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Korea and the Glorious Glosters
As a child, one of the best memories I have is that of sitting around our hearth on a cold winter's night listening to my Dad tell stories of his time in the Army and some of the things he used to get up to. The kind of things that young boys dream of and hope one day to go and do something similar.
The stories were great but as I got older I realized that soldiers are great story tellers and sometimes in the telling a little 'artistic license' could creep in, but you never could know where it came in and if the story was true or not.
One story he used to love telling us kids didn't happen to him but to some of the men he served with in Egypt, Aden Cyprus.
See, Dad was 'called up' in the early 1950's to go and 'do his bit' and for a man who was called up in 'peacetime' to spend the next eighteen months on "Active service" (literally in three combat zones) was pretty amazing. But the wildest story he used to tell me was of the "Glorious Gloucesters" and their time in Korea.
They say that the truth is stranger than fiction at times and for a long time I've remembered the story but thought that it had to be embellished but after reading a hub recently about Korea and some of the brave heroes that fought there I decided to do a bit of checking and to my amazement I found that it's all true what he told me, not only that but he didn't tell the half of it! It's a story so good that it's worth telling for future generations and it's worth sharing in honor of all those who served in the 'forgotten wars' of the 1950's and 1960's
Two Cap badges
A unique Regiment
take a look at the two badges above. The Cap badge in the British Army is almost always a sign of bravery in the unit. The Gloucesters have two that they wear! That was because the forerunner of the Regiment (the 28th Regiment of foot) once fought a Battle literally back to back against great odds and won the Battle. In Korea the Gloucesters were to do the same!
Actually in researching for this hub I found that the Gloucesters actually have more "Battle Honours" than any other regiment in the British Army (no mean feat when you think of some of the legendary fighting units like the Grenadier Guards, the Parachute regiment and Coldstream Guards) but they do.
Sight of the Battle for the Imjin river
Dad met these men if 1954, not long after they came from Korea, from the fight for freedom that took place. I've gone back and checked a few things out to make sure I got the details right but I can still remember the story he used to tell.
For the first fifty years of the 20th century Korea had been occupied territory. Japan had occupied the whole of the country from around 1895 but since the end of WWII Korea had effectively become two countries, the Soviet backed north and the American backed (and Democratic) south. There was an agreement to keep things that way but in 1950 The North backed by the Soviet Union and China decided to attempt to unify the country by force and launched a full scale invasion on 25th June 1950.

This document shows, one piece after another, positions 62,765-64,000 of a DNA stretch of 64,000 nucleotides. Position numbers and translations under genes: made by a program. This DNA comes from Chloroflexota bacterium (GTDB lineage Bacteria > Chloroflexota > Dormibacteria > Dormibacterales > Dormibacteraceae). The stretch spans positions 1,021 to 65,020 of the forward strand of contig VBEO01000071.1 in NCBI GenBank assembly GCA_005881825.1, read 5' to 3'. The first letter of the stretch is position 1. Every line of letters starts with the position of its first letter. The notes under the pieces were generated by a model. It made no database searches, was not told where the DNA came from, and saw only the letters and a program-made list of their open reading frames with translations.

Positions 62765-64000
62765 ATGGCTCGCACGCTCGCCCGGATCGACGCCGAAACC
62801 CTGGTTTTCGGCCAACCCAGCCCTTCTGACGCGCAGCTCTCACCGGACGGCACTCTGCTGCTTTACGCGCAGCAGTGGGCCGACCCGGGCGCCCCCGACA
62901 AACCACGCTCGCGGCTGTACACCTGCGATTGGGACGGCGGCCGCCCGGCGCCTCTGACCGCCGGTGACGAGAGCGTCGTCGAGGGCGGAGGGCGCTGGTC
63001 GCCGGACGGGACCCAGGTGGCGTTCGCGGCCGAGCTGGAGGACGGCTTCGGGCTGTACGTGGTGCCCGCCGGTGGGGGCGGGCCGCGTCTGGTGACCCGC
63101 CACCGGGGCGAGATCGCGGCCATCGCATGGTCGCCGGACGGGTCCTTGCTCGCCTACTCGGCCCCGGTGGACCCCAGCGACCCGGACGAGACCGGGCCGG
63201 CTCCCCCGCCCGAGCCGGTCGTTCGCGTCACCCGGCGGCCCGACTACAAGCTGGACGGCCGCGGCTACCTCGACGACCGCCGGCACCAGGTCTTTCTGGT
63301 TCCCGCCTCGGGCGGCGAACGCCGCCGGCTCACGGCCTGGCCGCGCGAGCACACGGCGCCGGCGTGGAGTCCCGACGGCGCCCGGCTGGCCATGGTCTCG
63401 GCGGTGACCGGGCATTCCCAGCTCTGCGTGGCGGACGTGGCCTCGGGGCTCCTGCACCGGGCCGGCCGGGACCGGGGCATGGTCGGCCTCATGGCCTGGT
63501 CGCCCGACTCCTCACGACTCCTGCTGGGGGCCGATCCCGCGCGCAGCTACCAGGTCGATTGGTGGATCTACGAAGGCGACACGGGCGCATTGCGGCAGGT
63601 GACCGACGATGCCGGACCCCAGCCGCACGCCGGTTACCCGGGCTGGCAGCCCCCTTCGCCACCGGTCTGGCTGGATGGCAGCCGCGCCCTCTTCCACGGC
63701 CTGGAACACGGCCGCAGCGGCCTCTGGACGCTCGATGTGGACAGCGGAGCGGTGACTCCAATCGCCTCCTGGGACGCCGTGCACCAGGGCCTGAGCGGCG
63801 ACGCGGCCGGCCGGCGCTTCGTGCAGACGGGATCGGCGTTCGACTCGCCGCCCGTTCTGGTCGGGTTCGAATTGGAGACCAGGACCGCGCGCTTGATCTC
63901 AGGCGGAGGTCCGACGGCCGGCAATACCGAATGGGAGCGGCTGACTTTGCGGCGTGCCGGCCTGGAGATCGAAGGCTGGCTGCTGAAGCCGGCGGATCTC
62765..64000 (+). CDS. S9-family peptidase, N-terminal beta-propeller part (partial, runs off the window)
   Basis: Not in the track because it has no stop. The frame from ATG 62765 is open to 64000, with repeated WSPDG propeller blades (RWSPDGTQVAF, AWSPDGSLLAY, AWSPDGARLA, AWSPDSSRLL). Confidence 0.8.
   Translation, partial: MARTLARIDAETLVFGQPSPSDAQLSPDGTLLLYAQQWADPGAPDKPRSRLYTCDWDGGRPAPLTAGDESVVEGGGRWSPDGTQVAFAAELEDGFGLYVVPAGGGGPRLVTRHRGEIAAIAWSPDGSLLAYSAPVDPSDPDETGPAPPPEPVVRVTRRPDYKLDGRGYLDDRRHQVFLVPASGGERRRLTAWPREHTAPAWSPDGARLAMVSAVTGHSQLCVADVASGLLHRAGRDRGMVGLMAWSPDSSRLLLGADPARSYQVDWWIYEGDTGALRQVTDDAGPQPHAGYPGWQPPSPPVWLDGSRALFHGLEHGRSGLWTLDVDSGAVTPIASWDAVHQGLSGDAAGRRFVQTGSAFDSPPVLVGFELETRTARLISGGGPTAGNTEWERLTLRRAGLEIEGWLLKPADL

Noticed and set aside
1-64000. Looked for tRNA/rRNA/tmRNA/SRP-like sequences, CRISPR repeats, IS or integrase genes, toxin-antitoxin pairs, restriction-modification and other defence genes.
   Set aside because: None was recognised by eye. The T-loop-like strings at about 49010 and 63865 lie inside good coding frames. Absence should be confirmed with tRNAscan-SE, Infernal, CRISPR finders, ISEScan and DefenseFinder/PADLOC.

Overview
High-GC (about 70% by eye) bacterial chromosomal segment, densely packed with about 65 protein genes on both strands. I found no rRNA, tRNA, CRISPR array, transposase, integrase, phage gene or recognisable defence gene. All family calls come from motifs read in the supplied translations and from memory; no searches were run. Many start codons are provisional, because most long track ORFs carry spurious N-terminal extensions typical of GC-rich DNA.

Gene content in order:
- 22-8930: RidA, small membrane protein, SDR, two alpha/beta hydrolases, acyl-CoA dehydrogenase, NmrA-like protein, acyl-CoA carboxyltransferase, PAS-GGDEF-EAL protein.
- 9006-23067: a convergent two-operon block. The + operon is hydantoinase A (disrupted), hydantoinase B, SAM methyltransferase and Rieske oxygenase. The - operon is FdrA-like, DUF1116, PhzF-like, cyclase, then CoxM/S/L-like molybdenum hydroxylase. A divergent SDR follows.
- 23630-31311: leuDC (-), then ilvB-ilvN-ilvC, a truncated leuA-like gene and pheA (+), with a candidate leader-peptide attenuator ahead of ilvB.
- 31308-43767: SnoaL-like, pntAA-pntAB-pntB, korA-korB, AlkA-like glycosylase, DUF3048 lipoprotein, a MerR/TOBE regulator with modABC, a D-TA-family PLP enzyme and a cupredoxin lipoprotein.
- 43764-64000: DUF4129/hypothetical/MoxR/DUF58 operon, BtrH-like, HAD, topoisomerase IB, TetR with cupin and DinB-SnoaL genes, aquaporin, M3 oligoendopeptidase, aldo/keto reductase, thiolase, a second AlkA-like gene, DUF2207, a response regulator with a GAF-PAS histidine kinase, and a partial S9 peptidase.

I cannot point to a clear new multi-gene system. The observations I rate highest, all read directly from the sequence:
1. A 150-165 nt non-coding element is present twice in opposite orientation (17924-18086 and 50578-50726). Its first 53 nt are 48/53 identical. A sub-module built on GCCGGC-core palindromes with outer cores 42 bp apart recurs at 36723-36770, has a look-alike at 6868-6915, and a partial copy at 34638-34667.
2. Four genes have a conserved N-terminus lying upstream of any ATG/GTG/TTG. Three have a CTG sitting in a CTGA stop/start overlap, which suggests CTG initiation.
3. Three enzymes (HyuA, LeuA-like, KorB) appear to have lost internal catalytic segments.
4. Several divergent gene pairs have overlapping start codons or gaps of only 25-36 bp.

By September 1950 the South Koreans were pushed right back as far as Pusan in the south, the only major center of population left when the UN decided to intervene. "Peacekeepers" were sent (as it was seen as a police action) and one of the unite sent to Korea was the 29th Infantry Brigade of the British Army. Here's what Wikipedia says of the Brigade
The 29th Brigade was back in existence by 1949, and then was re-mustered after the outbreak of the Korean War as 29th Independent Infantry Brigade to reinforce the United Nations war effort. When it arrived in Korea, in December 1950, it comprised the 1st Battalion, Royal Northumberland Fusiliers, 1st Battalion, the Gloucestershire Regiment, 1st Battalion, the Royal Ulster Rifles, 8th King's Royal Irish Hussars, C Squadron, 7th Royal Tank Regiment (specialised armour), 45 Field Regiment RA, 11 LAA Battery RA, and 170 Mortar Battery RA, plus supporting units. It also incorporated elements from non-British forces, including the Belgian United Nations Command.
The brigade saw action during the third Battle for Seoul in late December 1950 and the Chinese Spring Offensive (the Battle of the Imjin River) in April 1951. In July 1951, it was re-organized as 29th British Infantry Brigade and absorbed into the 1st Commonwealth Division, the brigade finished its tour of duty in November 1951.
The Battle in the men's own words
What dad told me
He told me that the Gloucesters were there, taking heavy fire and of the seven hundred men in the battle only a handful walked away. He told me that his troop sergeant was actually captured by the Chinese and spent six months in a Chinese PoW camp, torture was routine and it left them scarred for life.
But he also told me that at the Imjin river they fought back to back in the most ferocious battle of any forces of the Korean war.